also, make sure you are staying hydrated and getting enough nutrition. 

    good luck! 

  • Size has nothing to do with milk, so don't worry about that!  I would find a La Leche League meeting near you and go to it BEFORE you have your baby.  Also, I've heard that sometimes people don't mesh well with some LLL groups, so don't feel bad if you try every meeting in your city before you find women you like.  Seriously, I think it will make all the difference in the world to surround yourself with people who have faith in your ability to feed your baby.  Good luck!
  • I don't think breast size has anything to do with it, and I know plenty of people who had an easier time breastfeeding their second than they did their first. ?Especially if you were way more stressed out than the average new mom, that may have had something to do with it. ?Also, some people never get engorged at all and never really notice when their milk comes in. ?SIL had a tough time in the beginning with her first, so they saw a lactation consultant. ?They weighed my nephew before and after the feeding to see that he did actually consume 2 oz, even though it seemed like he was getting nothing. ?They used a supplemental nursing system to help him get used to the breast in the beginning, but he ended up nursing just fine, even though SIL never seemed to have a lot of milk. ?Her second one was much easier.

    If you really want to do it, I'd say get the name of a good lactation consultant just in case you need it. ?Try not to stress, since that can affect milk production. ?And if you've tried everything you can, don't beat yourself up if you need to use formula. ?Your baby will be fine either way.?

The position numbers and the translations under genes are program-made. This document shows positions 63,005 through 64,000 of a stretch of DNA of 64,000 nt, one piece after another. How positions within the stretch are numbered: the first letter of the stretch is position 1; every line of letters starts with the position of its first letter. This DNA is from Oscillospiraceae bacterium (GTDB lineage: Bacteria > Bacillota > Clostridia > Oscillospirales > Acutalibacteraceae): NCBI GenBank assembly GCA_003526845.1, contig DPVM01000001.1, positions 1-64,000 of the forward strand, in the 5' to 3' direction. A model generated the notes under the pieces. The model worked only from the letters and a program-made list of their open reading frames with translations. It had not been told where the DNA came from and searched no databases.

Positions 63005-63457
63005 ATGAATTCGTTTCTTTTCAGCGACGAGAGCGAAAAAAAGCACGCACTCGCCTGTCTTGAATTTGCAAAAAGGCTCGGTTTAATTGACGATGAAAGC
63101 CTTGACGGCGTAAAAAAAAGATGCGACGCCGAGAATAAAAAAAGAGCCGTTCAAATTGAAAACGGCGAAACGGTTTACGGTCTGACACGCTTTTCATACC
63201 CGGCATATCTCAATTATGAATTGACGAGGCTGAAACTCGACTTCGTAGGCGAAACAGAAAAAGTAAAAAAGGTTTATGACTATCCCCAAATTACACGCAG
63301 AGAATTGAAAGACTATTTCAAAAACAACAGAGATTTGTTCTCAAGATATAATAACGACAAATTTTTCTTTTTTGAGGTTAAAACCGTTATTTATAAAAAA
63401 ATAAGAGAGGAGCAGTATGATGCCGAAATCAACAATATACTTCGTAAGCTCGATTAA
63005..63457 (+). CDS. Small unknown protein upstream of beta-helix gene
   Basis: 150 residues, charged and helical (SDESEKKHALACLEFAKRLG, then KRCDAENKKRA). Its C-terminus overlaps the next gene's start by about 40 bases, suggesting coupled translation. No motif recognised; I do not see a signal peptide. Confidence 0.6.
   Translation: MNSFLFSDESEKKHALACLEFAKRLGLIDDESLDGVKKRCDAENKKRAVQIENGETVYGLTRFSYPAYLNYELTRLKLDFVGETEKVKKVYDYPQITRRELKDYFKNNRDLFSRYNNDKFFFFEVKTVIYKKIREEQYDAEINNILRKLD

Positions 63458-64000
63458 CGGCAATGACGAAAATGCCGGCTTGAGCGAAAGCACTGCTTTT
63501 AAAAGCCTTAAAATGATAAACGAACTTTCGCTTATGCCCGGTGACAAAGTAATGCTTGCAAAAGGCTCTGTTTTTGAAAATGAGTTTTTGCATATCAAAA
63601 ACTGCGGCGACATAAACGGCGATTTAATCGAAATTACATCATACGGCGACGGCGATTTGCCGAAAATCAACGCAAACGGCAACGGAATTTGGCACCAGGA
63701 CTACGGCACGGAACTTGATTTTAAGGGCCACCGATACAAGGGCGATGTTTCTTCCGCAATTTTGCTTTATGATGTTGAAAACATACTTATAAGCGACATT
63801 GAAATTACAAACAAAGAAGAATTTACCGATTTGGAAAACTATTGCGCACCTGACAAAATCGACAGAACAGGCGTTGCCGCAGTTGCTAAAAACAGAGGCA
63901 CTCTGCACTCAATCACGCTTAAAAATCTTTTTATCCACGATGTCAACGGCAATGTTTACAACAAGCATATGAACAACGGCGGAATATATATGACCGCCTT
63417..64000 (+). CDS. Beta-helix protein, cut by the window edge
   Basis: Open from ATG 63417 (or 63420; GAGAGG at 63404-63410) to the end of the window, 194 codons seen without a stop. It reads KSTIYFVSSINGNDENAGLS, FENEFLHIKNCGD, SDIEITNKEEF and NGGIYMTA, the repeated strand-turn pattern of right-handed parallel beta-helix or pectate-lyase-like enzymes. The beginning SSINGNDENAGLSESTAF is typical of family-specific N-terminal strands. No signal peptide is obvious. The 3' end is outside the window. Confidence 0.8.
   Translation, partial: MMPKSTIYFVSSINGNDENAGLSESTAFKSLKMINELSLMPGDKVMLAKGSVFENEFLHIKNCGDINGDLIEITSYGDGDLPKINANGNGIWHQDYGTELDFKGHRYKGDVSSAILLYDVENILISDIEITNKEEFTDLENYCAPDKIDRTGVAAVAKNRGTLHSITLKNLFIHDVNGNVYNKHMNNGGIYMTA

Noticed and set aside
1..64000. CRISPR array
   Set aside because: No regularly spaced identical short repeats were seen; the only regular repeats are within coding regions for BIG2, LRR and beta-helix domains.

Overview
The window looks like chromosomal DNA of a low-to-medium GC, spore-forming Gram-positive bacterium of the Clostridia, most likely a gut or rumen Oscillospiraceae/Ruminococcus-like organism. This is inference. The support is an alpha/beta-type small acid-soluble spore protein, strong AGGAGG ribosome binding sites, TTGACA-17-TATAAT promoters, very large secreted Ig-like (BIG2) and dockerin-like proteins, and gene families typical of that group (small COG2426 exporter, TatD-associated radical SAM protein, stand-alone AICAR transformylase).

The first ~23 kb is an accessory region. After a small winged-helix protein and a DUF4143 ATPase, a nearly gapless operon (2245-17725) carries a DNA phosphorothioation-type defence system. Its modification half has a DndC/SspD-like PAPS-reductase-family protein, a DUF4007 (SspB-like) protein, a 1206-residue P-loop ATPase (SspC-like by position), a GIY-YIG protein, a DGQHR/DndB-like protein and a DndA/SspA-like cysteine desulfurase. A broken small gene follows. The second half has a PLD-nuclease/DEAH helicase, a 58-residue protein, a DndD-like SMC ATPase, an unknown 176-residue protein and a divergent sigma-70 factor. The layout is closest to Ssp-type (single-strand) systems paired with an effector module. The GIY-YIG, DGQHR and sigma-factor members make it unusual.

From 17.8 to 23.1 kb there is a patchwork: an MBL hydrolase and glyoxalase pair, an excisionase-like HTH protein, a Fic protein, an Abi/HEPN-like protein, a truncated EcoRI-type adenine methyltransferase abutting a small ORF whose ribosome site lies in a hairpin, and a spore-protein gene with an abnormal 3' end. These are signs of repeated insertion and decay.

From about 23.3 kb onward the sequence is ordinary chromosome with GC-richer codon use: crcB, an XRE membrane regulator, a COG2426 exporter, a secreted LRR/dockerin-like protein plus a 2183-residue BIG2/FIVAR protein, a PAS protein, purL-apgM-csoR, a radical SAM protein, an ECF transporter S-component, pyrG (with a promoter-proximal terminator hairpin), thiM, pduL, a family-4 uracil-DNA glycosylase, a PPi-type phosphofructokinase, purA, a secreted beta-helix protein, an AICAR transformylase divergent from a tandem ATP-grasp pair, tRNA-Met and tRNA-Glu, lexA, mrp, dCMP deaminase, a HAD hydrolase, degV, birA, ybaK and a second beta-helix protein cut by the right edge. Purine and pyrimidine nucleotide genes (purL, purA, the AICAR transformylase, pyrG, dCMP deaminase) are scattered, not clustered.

• I highly, highly, highly recommend this book:

    The Nursing Mother's Companion

    The Nursing Mother's Companion: Revised Edition


    I think it's a wonderful and supportive book.  I think the more you know, the more likely you are to be successful.  For example, supply has NOTHING to do with the size of your breasts.  Also, there are most definitely women who have supply issues.  However, a lot of supply issues are actually other problems that can be easily fixed and do not mean you have to give up breastfeeding.

    A lot of women on these boards like a book called So That's What They're For.  I wasn't as big a fan of that book.  She focuses more on the social aspects of breastfeeding (how to pump at work, etc.) and not on the actual mechanics of it, which is what I want at this point.

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  • I'm like the biggest Boob advocate in the free world; and I'm here to tell you: If you want to BF, there's really no reason you can't.


    Get the book "So That's What They're For" and read it NOW. Not when you're trying to get the little on to latch. NOW. And read it thoroughly. 


    Breast size has NOTHING to do with it. I had a huge fatty baby, and I normally wear a 34A. 


    Other advice: Take advantage of the lactation services in your hospital and your city and go (NOW) to a La Leche meeting. You do not need to have a nursing child to go to LLL meetings, and they will be your strongest supporters. And did I say? Get "So That's What They're For" ... like NOW!